My wife lost her job in the middle of 2013 and has been unemployed since then. I have about $7000 of company stock. I am planning to pay my car off using that money but I am not sure if this is the right situation to sell.

I am thinking that if I sell the stock before December 2013, I may pay less tax as my wife's income from past 6 months is zero and I can save some money in the tax.

I am not sure if the tax on the profit made by the stock sale is going to be a flat 35%, or will it be considered as my income and tax will be calculated based on which tax bracket I fall in?

Any help will be highly appreciated.


ESPP tax treatment is complicated.

If you received a discount on the purchase of your stock, that discount is taxable as ordinary income when you sell the stock.

Any profit about the market value when the stock was purchased is taxed based upon the holding period of the stock. If you have held the stock less than a year, the profit is taxed at your marginal tax rate (ie taxed as ordinary income). If the stock is held for more than a year, it is taxed at a special capital gains tax rate, which ranges from 0-20% depending on your marginal tax rate (most people pay 15%).


Eric is right regarding the tax, i.e. ordinary income on discount, cap gain treatment on profit whether long term or short.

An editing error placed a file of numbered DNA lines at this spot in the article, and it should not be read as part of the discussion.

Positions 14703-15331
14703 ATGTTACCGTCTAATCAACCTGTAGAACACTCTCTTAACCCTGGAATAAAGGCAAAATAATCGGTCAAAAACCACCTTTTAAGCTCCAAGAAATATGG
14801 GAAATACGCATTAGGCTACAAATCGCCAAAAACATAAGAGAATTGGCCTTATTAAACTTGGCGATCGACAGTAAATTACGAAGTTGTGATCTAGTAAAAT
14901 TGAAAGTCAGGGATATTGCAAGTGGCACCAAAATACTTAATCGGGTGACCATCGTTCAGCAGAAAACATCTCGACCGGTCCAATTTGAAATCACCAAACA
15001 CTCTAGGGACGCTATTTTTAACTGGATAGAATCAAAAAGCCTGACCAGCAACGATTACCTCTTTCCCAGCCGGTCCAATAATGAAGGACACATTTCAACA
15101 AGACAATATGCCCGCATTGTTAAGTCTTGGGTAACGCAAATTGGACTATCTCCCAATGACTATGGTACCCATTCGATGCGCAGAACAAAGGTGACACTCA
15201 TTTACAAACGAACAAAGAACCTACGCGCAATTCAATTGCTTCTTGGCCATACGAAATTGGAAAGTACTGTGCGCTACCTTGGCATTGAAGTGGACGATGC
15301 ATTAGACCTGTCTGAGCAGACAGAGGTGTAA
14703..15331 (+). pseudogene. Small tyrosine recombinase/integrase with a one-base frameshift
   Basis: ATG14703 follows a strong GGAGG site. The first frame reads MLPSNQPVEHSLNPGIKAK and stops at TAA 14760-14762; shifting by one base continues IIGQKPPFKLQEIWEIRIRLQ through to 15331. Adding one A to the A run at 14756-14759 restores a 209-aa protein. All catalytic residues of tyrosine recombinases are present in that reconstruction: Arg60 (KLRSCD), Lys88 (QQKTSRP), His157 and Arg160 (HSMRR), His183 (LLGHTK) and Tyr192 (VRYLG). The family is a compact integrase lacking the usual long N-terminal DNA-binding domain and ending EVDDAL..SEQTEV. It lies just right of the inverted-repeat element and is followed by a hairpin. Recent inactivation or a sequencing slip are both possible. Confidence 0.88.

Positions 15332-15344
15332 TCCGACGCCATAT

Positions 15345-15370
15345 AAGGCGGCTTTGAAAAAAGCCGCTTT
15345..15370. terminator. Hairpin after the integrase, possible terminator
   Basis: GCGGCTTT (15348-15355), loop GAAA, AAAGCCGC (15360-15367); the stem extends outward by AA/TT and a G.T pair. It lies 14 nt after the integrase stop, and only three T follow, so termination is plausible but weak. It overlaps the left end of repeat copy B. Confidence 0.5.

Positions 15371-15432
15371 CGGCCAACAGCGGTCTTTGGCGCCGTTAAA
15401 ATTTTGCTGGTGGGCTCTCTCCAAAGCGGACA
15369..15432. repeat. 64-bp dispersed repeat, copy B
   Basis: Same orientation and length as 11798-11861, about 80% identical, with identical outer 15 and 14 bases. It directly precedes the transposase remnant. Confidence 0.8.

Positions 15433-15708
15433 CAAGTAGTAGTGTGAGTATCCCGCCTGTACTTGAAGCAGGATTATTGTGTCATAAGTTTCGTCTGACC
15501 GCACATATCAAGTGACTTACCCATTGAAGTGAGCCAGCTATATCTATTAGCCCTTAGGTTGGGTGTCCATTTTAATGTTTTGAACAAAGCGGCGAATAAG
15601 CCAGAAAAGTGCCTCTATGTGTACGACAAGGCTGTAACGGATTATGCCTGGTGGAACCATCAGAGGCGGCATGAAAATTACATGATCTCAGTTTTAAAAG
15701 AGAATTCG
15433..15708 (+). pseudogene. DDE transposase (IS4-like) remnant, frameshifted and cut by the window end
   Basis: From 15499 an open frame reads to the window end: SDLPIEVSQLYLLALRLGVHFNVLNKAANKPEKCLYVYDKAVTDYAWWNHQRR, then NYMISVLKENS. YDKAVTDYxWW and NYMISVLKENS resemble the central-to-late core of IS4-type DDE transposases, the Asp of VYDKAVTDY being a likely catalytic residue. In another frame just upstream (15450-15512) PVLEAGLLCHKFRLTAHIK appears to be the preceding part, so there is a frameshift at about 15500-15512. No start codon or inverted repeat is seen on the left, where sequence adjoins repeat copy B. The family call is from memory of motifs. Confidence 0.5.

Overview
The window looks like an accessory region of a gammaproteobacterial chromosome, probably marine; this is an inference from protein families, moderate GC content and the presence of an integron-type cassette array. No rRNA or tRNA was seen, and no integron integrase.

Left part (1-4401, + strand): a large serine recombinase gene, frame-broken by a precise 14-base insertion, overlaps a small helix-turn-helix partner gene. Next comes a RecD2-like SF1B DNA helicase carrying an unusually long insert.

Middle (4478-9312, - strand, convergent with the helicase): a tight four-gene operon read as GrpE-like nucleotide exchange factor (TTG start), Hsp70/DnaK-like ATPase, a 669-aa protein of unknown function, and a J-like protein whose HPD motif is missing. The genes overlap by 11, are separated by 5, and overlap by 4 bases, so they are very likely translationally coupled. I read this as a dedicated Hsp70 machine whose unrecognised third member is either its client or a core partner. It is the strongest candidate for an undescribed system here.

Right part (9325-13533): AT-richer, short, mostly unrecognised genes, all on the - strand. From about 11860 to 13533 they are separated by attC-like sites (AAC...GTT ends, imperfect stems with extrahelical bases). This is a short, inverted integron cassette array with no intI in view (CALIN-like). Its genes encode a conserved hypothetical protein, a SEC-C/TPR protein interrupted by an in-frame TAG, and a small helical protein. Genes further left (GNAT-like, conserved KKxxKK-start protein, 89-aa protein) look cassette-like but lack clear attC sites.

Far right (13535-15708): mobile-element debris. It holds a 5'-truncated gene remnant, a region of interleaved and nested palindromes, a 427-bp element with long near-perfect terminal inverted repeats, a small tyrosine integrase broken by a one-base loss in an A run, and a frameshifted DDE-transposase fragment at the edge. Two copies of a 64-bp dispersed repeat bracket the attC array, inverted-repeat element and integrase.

I would not let the tax tail wag the investing dog. If you would be a holder of the stock, hold on, if not, sell. You are considering a 10-15% delta on the profit to make the decision.

Now. I hear you say your wife hasn't worked which potentially puts you in a lower bracket this year. I wrote Topping off your bracket with a Roth Conversion which would help your tax situation long term. Simply put, you convert enough Traditional IRA (or 401(k) money) to use up some of the current bracket you are in, but not hit the next. This may not apply to you, depending on whether you have retirement funds to do this. Note - The cited article offers numbers for a single person, but illustrates the concept. See the tax table for the marginal rates that would apply to you.

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